The financial tsunami is already on its way. That is why the central banks have intervened on a massive scale to support the dollar, so that the tsunami will hit the economy a little later.
Asking a totally broke government to buy assets is a interesting idea. And who will ultimately pay for any government spending? The taxpayers – like always – will have to pay for it, up to the point where they too will ‘fail’, but there will be no bailout for them – like always.
Sept. 4 (Bloomberg) — The U.S. government needs to start buying assets to stem a bourgeoning “financial tsunami,” according to Bill Gross, manager of the world’s biggest bond fund.
A process of “delevering,” where banks are shrinking and cutting off lending, is sapping demand for loans, bonds, stocks and commodities, driving down prices of assets of even “impeccable quality,” Gross said. The decline may continue until the government steps in as a buyer, he said.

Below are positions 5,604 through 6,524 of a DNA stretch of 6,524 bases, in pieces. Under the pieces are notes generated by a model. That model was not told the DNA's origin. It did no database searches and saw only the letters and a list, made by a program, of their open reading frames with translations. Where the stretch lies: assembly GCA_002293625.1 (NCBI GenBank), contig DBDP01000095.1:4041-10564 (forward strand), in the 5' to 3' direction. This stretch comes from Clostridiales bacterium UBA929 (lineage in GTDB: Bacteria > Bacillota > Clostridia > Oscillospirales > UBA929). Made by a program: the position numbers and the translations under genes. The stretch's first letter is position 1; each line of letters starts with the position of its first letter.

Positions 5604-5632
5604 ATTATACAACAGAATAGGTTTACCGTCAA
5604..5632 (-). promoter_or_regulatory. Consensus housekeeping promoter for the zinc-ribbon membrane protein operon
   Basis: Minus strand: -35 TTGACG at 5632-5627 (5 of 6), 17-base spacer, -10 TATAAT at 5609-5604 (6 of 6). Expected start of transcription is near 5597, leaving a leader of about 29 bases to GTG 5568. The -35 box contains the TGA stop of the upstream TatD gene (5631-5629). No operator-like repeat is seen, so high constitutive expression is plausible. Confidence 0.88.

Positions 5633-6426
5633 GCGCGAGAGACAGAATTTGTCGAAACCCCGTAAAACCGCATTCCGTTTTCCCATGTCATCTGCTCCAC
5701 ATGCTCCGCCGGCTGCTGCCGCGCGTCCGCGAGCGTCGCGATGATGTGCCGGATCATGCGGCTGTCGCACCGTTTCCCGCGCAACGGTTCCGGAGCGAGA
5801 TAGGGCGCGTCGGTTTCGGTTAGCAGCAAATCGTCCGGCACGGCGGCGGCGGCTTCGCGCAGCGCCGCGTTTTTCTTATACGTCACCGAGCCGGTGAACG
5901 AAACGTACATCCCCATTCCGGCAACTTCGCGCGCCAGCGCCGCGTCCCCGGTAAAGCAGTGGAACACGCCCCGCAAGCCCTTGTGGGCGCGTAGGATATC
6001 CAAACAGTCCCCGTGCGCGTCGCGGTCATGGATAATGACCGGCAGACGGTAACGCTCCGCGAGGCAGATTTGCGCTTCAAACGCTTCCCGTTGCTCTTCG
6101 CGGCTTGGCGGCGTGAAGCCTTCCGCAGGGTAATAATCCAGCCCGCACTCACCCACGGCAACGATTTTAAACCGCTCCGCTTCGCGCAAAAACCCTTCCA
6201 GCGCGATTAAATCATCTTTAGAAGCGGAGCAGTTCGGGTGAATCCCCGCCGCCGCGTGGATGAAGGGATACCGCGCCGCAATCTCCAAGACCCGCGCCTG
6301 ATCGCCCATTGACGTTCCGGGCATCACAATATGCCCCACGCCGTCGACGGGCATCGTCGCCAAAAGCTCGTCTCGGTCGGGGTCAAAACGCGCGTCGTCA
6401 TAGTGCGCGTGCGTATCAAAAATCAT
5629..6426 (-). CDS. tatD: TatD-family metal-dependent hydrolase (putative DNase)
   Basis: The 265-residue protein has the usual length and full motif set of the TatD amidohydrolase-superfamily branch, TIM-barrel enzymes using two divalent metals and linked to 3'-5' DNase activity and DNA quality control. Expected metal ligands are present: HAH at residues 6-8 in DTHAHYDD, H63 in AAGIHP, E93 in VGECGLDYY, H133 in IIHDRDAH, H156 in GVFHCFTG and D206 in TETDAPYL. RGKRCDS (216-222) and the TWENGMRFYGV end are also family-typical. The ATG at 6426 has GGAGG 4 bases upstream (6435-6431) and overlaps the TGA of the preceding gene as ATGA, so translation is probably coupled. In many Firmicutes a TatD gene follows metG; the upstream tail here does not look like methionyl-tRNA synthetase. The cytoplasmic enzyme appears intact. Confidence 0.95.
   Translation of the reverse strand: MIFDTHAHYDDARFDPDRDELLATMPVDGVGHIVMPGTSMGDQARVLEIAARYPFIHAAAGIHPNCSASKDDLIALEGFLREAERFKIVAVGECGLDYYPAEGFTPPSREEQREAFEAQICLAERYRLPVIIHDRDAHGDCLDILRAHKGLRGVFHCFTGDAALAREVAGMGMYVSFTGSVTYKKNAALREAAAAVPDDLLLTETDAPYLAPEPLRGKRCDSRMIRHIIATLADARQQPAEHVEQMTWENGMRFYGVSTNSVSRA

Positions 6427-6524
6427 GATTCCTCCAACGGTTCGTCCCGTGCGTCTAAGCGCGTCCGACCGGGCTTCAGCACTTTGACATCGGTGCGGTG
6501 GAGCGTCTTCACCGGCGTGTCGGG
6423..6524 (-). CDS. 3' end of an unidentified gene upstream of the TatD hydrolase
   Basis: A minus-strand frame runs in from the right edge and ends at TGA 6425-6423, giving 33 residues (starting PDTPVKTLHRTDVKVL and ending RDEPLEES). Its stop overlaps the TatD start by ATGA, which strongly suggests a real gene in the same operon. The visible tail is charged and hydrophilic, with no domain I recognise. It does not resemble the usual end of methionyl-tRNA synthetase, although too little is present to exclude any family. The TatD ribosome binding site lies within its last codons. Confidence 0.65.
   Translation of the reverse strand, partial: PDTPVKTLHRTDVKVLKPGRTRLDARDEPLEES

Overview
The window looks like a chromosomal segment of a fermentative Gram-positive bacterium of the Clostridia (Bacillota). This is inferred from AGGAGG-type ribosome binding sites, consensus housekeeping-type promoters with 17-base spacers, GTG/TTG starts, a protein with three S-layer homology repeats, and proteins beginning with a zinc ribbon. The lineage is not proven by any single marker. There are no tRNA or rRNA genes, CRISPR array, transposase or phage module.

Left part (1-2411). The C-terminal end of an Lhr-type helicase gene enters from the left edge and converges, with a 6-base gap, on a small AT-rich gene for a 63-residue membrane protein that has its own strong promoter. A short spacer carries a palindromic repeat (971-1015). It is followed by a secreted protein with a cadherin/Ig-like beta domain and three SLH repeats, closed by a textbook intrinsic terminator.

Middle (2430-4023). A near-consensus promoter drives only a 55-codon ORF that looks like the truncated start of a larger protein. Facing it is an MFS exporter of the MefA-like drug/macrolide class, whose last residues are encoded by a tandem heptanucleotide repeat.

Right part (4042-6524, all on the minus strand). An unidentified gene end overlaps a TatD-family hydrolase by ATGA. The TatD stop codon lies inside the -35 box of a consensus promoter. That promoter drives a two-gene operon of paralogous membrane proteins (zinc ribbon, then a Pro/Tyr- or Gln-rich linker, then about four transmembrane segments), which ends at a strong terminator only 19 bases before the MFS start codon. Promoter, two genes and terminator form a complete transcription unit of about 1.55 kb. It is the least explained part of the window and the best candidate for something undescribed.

“Unchecked, it can turn a campfire into a forest fire, a mild asset bear market into a destructive financial tsunami,” Gross of Newport Beach, California-based Pacific Investment Management Co. said in commentary posted on the firm’s Web site today. “If we are to prevent a continuing asset and debt liquidation of near historic proportions, we will require policies that open up the balance sheet of the U.S. Treasury.”
The government should be used to support not only mortgage finance providers Fannie Mae and Freddie Mac, but also “Mom and Pop on Main Street U.S.A.,” through subsidized home loans issued by the Federal Housing Administration and other government institutions, Gross said. A new version of the Resolution Trust Corp., which bought assets from failing institutions during the savings-and-loan crisis of the 1980s, may also work, he said.
Pimco, sovereign wealth funds and central banks are reluctant to participate in new capital raising by financial companies after losing money on more than $400 billion of investments, Gross said.
To contact the reporters on this story: Jody Shenn in New York at [email protected]
Last Updated: September 4, 2008 08:43 EDT